Prenatal yoga is so wonderful because pregnant women are such natural yogis. Even if they have never done yoga before, they just get it. The elusive yogic goal of “being in the moment” or “being present” becomes so natural to pregnant women. They put their hands to their belly during meditation and immediately feel so deeply connected with their baby, experiencing the miraculous process of growing a little person inside, the ancient wisdom of the woman’s body, the miracle of life. Meditation becomes very deep and profound. The respect for our incredible body and for nature becomes very deep. Our pregnant body miraculously delivers just the right amount of nutrients with each bite of food we take, and just the right amount of oxygen with every breath we take. Nobody has to teach us how to be pregnant, our body does it automatically, as if it has done it many times before. We call that the ancient wisdom of the female body, and through yoga, we can learn to channel all the ancient midwifes, doulas, and all the women who were pregnant before us and who gave birth. It is a very powerful feeling. 


Prenatal yoga is so much more then a series of modified poses. It is all of the above and more. With breath work and meditation, we prepare the pregnant mother for the progressing pregnancy, labor and birth. We teach her how to be present and connected with her baby. We teach her how to appreciate every moment in her pregnancy in a society that only has us looking forward and counting the weeks to our due date.


I am holding a four hour prenatal workshop on March 26th at Buddhi Yoga in La Jolla, CA.      More details and to register here

Why pregnant women are the best yogis

Prenatal Yoga Teacher Magdalena Patterson Shares Her Pregnancy Experience


This is me 8.5 months pregnant. Meditation becomes a second nature for a pregnant woman. 

This is me 8.5 months pregnant. Meditation becomes a second nature for a pregnant woman. 

I have practiced yoga for the last 15 years, but it wasn’t until I did prenatal yoga that I truly experienced what felt like the “real yoga.” I didn’t need a yoga mat or a set time and place to “do yoga.” I found myself in a constant state of total bliss and continually felt present in every moment. I was very connected to my breath and felt completely in-tune with my body. As a yoga teacher, this was a powerful awakening for me.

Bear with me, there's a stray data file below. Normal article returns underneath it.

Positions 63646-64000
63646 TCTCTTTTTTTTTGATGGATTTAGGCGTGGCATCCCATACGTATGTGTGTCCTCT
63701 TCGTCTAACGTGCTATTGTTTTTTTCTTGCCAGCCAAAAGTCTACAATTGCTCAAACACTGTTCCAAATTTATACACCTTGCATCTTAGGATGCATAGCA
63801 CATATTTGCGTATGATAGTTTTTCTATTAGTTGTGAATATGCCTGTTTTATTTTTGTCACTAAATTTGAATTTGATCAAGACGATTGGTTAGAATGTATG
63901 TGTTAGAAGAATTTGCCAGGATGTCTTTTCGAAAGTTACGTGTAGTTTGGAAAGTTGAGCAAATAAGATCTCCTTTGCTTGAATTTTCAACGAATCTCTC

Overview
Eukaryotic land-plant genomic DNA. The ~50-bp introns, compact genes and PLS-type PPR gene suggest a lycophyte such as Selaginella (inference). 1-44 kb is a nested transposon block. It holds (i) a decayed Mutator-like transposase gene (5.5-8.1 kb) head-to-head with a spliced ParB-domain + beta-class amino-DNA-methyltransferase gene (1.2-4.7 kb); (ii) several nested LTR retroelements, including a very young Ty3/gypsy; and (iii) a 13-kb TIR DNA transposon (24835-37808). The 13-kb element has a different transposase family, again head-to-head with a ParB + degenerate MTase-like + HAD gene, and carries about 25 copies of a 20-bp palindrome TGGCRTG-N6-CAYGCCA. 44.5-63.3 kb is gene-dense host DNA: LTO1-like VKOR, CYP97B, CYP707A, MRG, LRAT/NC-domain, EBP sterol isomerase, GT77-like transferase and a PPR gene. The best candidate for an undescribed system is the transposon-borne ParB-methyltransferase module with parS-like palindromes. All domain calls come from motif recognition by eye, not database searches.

Prenatal Yoga Is Very Intuitive

Practicing yoga during pregnancy was hard at first. I was scared of what poses might hurt the baby due to all the conflicting advice out there and I got frustrated with not being able to do some of my favorite poses. I love inversions but they made me nauseous and did not feel good. Then a lightbulb went off. I intuitively started to relax into the poses in a way that felt good for my body. I stopped focusing on what my poses looked like or what I could or couldn’t do.

I studied prenatal yoga and found out that the intuition of pregnant women becomes very strong and their bodies will let them know where to go and where not to go. Meditating became second nature and I felt most connected and intuitive when I put my hands on my belly to feel the baby. I had never felt more present. Yoga and pregnancy melted together into a profound yogic experience, and I realized the powerful connection between my practice and my ability to relax and stay calm throughout pregnancy, labor and birth.

Women in Prenatal Yoga Are Amazing Yogis

Prenatal yoga is my favorite class to teach. It is so close to my heart, and seeing mommies-to-be relax, meditate and feel good after class is the best gift I can get as a teacher. I feel so blessed to teach prenatal yoga because pregnant women, even if they have never practiced yoga before, are the best yogis ever! They just get it. They are in the present moment. Being pregnant is a daily yoga practice in itself. It is very natural for women to pause and pay attention to their breath, to be in-tune with their bodies, to feel their baby kick. In prenatal yoga, we nurture this process, and we help pregnant women to listen and trust their body, relax, and enjoy their pregnancy.


Prenatal Yoga Creates a Deep State of Relaxation

It is incredible to see so many pregnant women reach such a deep state of relaxation. Especially considering the constant stress that expectant mothers can be under. They hear different opinions from everyone they meet, not to mention all the unsolicited advice they receive on a daily basis.